It’s fair to point out that a half-century of embargo hasn’t changed much in Cuba—but other than that I’m a little confused about the Congressional Black Caucus’ message:
“Yes, we have history — we have good history and not-so-good history,” said Rep. Laura Richardson, D-California. “But the point is it’s history, and we need to move forward.”
Three members of the caucus were visiting the Latin American School of Medicine, where students from nations including the United States study, when they received an invitation to Fidel Castro’s home for a meeting.
“Former President Fidel Castro is very engaging, very energetic,” said CBC Chairwoman Barbara Lee, also a from California Democrat. “Our conclusion is, given the new direction in our foreign policy, that it’s time to look at a new direction in our policy toward Cuba.
That’s not all they said:
A member of the visiting U.S. delegation, Rush of Illinois, said he found the 77-year-old Raul Castro “to be just the opposite of what is being portrayed in the media.”
“I think that what really surprised me, but also endeared me to him, was his keen sense of humor, his sense of history and his basic human qualities,” Rush said.
The American lawmakers were “in conversation with him as though we were old family members,” said Rush, who was once a Black Panther.
Did Fidel tell the parrot joke? I remember he always told that joke.
I knew we had Panthers as poll monitors, but are they setting foreign policy now?
And they still weren’t done:
The delegation, which spent five days in Cuba, didn’t meet with dissidents, saying that it first needed to start “a discussion to be able to talk about the issues Afro-Cubans are raising.”
What does that even mean?
Led around by the nose by the Castro brothers, Rep. Emanuel Cleaver declared “if there is repression in Cuba we didn’t see it.”
“We’ve been led to believe that the Cuban people are not free, and they are repressed by a vicious dictator, and I saw nothing to match what we’ve been told.” Cleaver unabashedly basked in the cult of Castro’s personality: “He’s one of the most amazing human beings I’ve ever met.”
So, given all that, this had to happen:
The caucus members, who also visited current Cuban President Raul Castro, “did nothing to publicly show any concern for the myriad gross human rights abuses perpetrated by the Cuban government or the tragic fate of hundreds of Cuban democracy and human rights activists,” Smith said.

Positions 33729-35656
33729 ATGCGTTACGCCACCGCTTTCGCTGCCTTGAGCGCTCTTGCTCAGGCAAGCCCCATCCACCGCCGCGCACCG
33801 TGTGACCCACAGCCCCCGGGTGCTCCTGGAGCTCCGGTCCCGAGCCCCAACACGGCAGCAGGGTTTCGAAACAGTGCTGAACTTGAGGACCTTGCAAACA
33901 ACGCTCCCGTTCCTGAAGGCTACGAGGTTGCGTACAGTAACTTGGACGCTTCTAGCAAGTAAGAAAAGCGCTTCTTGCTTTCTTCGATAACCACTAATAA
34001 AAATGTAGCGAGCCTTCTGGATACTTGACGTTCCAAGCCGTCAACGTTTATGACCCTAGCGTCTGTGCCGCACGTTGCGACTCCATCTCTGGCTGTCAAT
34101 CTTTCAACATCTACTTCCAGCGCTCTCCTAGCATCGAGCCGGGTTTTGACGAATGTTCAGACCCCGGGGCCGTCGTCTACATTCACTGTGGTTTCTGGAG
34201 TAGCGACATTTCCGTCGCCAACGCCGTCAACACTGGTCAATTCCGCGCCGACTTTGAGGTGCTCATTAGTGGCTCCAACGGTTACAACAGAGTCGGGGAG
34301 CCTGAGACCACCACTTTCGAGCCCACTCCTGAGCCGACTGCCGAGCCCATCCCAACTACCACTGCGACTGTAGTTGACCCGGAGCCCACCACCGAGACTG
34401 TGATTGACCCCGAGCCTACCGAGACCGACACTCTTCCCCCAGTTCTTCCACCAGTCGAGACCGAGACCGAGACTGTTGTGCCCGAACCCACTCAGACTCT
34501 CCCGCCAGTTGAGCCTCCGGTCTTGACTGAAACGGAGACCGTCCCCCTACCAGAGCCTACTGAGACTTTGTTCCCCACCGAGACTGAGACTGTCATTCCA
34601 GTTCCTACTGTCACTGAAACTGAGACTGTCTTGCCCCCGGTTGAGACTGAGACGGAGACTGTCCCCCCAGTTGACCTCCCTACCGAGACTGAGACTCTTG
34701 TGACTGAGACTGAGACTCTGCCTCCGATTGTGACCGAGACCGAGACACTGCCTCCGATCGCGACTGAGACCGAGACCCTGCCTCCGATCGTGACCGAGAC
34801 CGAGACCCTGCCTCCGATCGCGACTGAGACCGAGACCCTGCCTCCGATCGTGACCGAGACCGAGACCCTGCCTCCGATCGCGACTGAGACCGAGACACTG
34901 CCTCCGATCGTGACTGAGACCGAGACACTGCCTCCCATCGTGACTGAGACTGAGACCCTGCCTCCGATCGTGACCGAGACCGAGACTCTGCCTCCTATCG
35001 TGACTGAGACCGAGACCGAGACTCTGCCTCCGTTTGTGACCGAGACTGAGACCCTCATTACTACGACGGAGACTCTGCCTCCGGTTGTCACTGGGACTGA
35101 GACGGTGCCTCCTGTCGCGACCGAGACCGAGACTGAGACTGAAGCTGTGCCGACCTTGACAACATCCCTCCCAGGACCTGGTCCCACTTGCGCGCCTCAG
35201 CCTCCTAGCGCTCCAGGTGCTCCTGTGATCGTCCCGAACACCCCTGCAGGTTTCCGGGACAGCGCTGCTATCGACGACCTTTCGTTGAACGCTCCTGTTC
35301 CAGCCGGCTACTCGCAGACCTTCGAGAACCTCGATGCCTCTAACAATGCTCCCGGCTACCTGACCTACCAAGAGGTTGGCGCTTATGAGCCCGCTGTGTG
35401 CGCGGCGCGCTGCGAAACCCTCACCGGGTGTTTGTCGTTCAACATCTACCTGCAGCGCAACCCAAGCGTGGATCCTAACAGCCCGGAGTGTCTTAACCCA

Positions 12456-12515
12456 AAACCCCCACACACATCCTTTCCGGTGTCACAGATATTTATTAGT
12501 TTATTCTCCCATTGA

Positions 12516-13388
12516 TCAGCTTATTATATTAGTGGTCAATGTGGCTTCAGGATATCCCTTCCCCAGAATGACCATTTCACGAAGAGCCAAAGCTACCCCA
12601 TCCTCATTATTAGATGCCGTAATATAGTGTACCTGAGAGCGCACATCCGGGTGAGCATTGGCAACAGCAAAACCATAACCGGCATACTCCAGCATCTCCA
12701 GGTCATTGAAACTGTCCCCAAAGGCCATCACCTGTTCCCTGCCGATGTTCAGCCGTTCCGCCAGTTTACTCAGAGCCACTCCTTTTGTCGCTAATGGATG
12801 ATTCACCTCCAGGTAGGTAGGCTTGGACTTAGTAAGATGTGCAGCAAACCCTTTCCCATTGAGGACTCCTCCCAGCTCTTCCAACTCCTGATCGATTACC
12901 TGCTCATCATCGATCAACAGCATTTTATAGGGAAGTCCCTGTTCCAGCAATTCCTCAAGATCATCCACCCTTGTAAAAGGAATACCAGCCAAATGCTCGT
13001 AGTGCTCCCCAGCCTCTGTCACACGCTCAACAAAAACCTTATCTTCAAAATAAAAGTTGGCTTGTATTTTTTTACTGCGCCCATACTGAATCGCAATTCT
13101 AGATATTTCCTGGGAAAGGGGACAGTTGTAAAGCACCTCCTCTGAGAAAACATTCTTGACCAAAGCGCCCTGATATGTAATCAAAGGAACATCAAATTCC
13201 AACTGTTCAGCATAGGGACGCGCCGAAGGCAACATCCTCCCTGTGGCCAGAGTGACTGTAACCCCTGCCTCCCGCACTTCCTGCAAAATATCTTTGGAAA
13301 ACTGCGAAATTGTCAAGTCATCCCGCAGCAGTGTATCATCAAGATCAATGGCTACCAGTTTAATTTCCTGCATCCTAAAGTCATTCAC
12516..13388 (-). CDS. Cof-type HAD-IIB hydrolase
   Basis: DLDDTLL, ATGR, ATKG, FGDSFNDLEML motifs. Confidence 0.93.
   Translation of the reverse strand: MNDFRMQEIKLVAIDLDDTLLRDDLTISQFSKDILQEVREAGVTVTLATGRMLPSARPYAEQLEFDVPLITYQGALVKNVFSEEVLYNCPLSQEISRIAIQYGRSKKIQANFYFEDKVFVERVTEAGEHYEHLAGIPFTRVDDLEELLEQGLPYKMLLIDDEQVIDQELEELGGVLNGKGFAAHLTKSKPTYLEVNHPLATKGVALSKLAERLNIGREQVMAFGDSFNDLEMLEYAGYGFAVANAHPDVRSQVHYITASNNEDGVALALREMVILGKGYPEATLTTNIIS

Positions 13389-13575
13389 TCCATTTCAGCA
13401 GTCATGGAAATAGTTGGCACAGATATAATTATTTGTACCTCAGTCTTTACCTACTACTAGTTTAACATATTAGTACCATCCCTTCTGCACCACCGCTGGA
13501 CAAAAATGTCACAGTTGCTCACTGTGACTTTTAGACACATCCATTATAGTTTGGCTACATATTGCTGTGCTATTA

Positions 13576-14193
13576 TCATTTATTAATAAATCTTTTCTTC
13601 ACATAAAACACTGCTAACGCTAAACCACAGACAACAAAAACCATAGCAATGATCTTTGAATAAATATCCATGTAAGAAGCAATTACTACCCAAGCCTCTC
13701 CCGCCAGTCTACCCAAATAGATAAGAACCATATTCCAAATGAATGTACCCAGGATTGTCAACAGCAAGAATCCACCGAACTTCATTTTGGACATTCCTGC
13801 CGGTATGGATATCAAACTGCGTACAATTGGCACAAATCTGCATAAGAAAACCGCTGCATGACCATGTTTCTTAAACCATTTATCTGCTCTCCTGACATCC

“Yet they held press conferences at which they heaped and lavished praise and affection for a government the United States Department of State only six weeks ago called ‘totalitarian.’ ”
A 2008 State Department human rights report cited, among other things, numerous accounts of beatings of Cuban political prisoners, harsh and life-threatening conditions for dissidents, and severe restrictions on freedom of movement and religion, Smith said.
“Over the past 50 years, the Castros and their secret police have been directly responsible for killing thousands of nonviolent, courageous pro-democracy activists and for jailing and torturing tens of thousands of others. And they continue to this day to perpetrate their brutal crimes,” he said.
“Before the Obama administration even thinks about permitting further travel to Cuba, or altering the trade embargo on Cuba, both the White House and Congress have a moral obligation, a duty, to ensure that the Cuban dictatorship releases all prisoners of conscience, makes substantial progress in respecting freedom of religion, speech and, press and assembly, and holds free and fair elections.”
If Lee and the CBC meant to say that Cuba has not improved in the last fifty years, I think they would have met unanimous agreement. But they’re saying nothing’s improved—and it doesn’t need improving!
I don’t have the answer for Cuba, though I confess that I would like to think that exposure to more American ideas and American money would lead the Cubans to demand a little more of same for themselves. Then again, Cubans aren’t so isolated that they don’t already know that for themselves, are they?
For good or ill (overwhelmingly ill), Cubans live the way they do because Castro(s) make them live that way. I have sympathy for them, but none for him. May he rot in Hell.
Yet (to-ing and fro-ing yet again), we maintain diplomatic relations with leaders and regimes that are just as bad as Castro’s Cuba is—worse in the case of China.
Like I say, I don’t have the answer. But I know for sure that anything proposed by the communists and black revolutionaries of the Congressional Black Caucus are not the answer. If I were black, they’d make me ashamed. As American congressmen and women, they do make me ashamed.